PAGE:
May 1997
s m u g
by Leslie Harpold


You Are What You Eat

One of my favorite restaurants has recently revamped their menu to include foods that are hip and trendy. Unfortunately, I had no idea what the hell any of those items would taste like. Buckwheat pancakes were replaced by hemp pancakes, and frankly, there seems to be enough hemp-laden items to get me through a Dead show. I am not sure why I would want to eat hemp, especially once the waitress informed me it wasn't the potent kind and I wouldn't get any sort of buzz, it was merely added, and I quote, "as a culinary delight." I just wanted breakfast, thanks.

Menus have taken this turn nationwide now, and my field reporters tell me that their local greasy spoons are now offering up things that include goat cheese and sundried tomatoes. The grilled cheese is just about dead, but you can get foccacia with gently melted gruyere, if that's what you're up for. No more comfort food, although there's a rumor that some kid's mom in Skokie is selling Rice Krispie treats off her front porch for mad money, but move fast, because soon she'll have enough to retire.


So - how to navigate the new menus? What exactly is the advantage to ordering the cold pressed duck when you actually thought unpressed duck or even warm pressed duck was A-OK three months ago? Here's a good rule of thumb to follow when the waiters start to rattle off the specials of the house:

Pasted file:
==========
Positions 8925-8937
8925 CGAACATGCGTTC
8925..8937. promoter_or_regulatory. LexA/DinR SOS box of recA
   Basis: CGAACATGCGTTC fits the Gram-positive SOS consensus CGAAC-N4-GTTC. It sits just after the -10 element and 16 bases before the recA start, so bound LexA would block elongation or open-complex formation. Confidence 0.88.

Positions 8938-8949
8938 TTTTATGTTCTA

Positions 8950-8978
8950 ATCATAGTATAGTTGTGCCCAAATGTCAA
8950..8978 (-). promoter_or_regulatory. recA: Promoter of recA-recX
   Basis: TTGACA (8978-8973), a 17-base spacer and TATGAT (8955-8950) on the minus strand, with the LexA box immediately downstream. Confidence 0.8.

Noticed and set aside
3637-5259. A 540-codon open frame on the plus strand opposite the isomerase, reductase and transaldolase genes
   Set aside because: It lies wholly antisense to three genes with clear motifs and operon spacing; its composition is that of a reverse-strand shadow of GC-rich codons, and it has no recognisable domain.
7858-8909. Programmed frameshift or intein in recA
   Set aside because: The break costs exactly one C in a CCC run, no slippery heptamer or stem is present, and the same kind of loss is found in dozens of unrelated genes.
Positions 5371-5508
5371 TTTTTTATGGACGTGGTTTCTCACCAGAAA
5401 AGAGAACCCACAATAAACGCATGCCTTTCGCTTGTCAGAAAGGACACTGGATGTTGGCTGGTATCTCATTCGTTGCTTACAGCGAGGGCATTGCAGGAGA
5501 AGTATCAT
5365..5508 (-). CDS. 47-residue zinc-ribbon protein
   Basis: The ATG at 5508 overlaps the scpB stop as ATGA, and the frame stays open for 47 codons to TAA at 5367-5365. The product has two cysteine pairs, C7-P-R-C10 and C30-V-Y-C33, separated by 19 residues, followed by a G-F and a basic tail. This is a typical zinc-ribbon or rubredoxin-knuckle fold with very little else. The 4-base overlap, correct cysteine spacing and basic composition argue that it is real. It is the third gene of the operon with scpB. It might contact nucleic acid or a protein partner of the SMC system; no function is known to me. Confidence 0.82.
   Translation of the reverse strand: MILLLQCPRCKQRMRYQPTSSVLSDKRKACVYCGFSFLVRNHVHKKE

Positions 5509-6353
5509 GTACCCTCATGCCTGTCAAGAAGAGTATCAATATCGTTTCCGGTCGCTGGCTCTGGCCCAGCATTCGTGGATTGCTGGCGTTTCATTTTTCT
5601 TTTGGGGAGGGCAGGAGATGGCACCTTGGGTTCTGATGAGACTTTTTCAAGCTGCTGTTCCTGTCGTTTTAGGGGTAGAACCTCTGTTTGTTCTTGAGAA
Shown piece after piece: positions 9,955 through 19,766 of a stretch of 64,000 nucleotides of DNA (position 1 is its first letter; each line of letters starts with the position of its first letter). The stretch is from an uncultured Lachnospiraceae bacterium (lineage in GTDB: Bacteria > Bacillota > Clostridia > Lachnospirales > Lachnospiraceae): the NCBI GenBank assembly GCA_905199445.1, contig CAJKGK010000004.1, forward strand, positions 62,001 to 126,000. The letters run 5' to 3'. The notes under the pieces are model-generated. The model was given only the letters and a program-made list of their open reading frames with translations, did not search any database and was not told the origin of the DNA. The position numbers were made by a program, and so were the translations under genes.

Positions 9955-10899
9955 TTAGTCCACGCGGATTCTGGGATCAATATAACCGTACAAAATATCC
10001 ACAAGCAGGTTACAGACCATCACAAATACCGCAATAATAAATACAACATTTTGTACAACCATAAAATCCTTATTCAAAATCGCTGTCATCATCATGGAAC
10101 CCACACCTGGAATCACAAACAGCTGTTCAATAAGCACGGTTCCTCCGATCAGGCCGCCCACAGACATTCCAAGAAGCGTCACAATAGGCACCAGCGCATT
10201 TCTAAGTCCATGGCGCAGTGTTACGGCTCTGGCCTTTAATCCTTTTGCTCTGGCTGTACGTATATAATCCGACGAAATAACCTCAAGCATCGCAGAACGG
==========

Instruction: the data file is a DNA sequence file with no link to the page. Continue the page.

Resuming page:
If it doesn't sound like a food, it probably isn't. This is less simple than it sounds. I got my gumption rolling one day and actually tried to eat a piece of fish that was baked in a hemp crust. Remember - they use hemp to make rope and backpacks. Having my fish rolled and baked in a backpack was not a taste sensation I care to repeat.

Arugula - this is a love it or hate it food, for most people. It looks like lettuce, but it has a bitter and peppery hot taste which some people love especially with balsamic vinaigrette. I advise against it, personally, but it has legions of devoted followers.

Mesclun is not a drug. Mesclun is a collection of tiny little leafy greens with exotic names like "Très Fine Maraîchère" and "chervil." It tastes mild and is more interesting than romaine lettuce. Some of its ingredients are also a slightly brighter green, which compels chefs to put a lot of red and yellow peppers on it for that "salad at the stop light" look we all love so much. Wait - do we really love that? I keep forgetting.

En croute generally means wrapped in some form of starch and then fried, or swarthed in puff pastry. Most foods, no matter how revirulent, taste good wrapped up in this stuff so it's usually pretty safe.

There is a recent disturbing trend to put fruit with meat. Now, I can deal with the prosciutto and melon thing, and occasionally the lemon chicken, but recently I've spotted cherries with beef and kiwi with fish. No way can that taste good, although I'm sure it looks like a million bucks.